the castle are very dull; but that, he insists, is because they were
dull people in life."

The dead men conversed for some time and then started slowly up river in
the direction of the castle, and it was with a sigh of relief that we
saw them disappear.

"Now we must try to find a good place to cross," I said. "I wish to
search the other side for some sign of Duare. She must have left
footprints in the soft earth."

"There is a ford somewhere down river," said Nalte. "When Skor captured
me we crossed it on our way to the castle. I do not know just where it
is, but it cannot be far."

We had descended the river some two miles from the point at which we had
seen the dead man emerge upon the opposite bank, without seeing any sign
of a crossing, when I heard faintly a familiar cackling that seemed to
come from across the river and farther down.

"Do you hear that?" I asked Nalte. She listened intently for a moment as
the cackling grew louder. "Yes," she replied--"the kazars. We had better
hide."

* * * * *

Acting upon Nalte's suggestion we concealed ourselves behind a clump of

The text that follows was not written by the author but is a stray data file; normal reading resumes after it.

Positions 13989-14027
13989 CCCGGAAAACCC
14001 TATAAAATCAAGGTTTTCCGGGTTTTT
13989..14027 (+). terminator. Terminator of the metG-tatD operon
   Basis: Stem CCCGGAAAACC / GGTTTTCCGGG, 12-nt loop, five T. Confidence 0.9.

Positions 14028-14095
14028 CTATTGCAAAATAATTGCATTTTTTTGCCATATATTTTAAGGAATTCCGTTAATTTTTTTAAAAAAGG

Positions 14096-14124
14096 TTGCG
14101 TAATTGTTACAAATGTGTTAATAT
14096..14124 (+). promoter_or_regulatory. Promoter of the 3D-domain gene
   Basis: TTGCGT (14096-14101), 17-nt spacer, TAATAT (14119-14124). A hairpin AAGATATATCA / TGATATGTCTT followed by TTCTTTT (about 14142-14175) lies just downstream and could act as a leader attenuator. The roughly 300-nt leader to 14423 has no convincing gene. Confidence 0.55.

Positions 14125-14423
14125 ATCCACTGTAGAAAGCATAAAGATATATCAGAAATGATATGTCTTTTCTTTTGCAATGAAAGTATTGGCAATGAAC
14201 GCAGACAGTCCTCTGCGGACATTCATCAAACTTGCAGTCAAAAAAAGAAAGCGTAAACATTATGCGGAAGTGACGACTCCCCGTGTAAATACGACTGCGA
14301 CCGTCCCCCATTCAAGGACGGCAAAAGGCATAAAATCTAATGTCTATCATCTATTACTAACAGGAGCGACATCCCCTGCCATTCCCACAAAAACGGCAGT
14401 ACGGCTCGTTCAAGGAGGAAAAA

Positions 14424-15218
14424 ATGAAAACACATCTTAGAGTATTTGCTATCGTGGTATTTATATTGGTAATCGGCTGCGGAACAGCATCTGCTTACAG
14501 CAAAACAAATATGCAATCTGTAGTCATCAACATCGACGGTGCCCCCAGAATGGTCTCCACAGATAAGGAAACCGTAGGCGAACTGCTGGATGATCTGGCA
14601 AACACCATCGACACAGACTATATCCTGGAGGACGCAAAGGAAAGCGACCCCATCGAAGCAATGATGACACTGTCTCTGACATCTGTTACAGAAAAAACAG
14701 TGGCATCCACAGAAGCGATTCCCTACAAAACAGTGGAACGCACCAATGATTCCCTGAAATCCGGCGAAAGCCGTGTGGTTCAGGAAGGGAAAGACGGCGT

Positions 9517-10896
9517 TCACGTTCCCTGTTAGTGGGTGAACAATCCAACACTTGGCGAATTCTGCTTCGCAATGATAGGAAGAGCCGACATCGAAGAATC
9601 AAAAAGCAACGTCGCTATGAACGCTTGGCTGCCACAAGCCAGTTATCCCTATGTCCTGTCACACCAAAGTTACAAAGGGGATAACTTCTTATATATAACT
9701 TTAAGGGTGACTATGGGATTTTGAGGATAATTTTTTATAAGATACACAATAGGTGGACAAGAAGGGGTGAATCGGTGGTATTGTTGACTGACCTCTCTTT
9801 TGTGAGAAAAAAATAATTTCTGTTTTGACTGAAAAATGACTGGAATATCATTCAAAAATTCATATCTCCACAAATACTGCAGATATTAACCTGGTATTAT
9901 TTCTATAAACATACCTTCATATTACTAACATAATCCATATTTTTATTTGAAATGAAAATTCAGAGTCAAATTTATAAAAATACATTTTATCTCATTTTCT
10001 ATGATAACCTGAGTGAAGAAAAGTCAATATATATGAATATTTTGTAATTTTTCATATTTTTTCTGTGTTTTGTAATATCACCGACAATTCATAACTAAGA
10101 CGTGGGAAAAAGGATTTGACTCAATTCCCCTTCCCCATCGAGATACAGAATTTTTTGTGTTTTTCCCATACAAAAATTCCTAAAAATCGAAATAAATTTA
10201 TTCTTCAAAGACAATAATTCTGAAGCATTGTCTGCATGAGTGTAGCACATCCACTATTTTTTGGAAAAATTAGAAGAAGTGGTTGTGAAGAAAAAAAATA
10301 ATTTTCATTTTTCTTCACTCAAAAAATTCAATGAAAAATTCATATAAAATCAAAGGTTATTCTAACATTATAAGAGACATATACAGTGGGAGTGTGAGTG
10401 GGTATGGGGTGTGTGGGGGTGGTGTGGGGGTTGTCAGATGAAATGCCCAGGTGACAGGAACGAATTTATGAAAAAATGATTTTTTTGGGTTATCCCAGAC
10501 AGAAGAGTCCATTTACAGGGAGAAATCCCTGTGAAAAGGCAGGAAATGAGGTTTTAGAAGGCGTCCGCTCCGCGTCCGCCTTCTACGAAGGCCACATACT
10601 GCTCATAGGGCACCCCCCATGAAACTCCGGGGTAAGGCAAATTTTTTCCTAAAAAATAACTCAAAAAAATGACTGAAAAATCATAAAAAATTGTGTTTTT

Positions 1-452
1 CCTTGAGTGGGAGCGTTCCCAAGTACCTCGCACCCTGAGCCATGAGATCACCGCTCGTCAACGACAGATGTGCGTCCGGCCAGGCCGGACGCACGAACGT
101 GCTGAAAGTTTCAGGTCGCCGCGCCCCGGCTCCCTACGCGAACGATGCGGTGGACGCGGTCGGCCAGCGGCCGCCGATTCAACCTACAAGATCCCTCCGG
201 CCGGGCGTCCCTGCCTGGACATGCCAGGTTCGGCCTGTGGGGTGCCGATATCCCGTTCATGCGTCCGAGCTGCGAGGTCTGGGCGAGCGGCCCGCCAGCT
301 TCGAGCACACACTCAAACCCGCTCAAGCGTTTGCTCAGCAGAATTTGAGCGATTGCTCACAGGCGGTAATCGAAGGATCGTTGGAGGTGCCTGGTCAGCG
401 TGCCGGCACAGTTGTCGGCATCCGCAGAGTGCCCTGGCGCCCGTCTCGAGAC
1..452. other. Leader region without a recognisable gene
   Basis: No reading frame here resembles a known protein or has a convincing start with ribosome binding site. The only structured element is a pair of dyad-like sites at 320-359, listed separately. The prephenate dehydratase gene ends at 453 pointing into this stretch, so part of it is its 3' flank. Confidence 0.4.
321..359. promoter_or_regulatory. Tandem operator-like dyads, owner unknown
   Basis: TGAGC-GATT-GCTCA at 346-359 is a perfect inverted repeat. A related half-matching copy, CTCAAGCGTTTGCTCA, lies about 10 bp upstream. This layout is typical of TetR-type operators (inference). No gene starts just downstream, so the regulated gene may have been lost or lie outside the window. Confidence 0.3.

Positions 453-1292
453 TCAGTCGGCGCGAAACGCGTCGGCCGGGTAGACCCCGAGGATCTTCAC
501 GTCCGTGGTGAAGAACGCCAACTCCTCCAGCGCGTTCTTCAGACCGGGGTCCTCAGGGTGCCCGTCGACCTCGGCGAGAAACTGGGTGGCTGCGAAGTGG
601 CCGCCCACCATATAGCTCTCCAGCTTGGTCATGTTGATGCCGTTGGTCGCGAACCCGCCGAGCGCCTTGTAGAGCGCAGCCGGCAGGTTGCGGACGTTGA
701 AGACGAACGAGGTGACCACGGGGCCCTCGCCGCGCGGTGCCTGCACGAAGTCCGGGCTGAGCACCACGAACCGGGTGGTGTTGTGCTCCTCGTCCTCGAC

underbrush and waited. The cackling grew in volume, and we knew that the
kazars were approaching.

"Do you suppose that it is Skor's pack?" I asked.

"It must be," she replied. "There is no other pack in this vicinity,
according to Skor."

"Nor any wild kazars?"

"No. He says that there are no wild ones on this side of the big river.
They range on the opposite side. These must be Skor's!"

We waited in silence as the sounds approached, and presently we saw the
new leader of the pack trot into view on the opposite bank. Behind him
strung several more of the grotesque beasts, and then came Skor, mounted
on his zorat, with the dead men that formed his retinue surrounding him.

"Duare is not there!" whispered Nalte. "Skor did not recapture her."

We watched Skor and his party until they had passed out of sight among
the trees of the forest on the other side of the river, and it was with
a sigh of relief that I saw what I hoped would be the last of the jong
of Morov.

While I was relieved to know that Duare had not been recaptured, I was
still but little less apprehensive concerning her fate. Many dangers
might beset her, alone and unprotected in this savage land; and I had
only the vaguest conception of where to search for her.

After the passing of Skor we had continued on down the river, and
presently Nalte pointed ahead to a line of ripples that stretched from
bank to bank where the river widened.

"There is the ford," she said, "but there is no use crossing it to look
for Duare's trail. If she had escaped on that side of the river the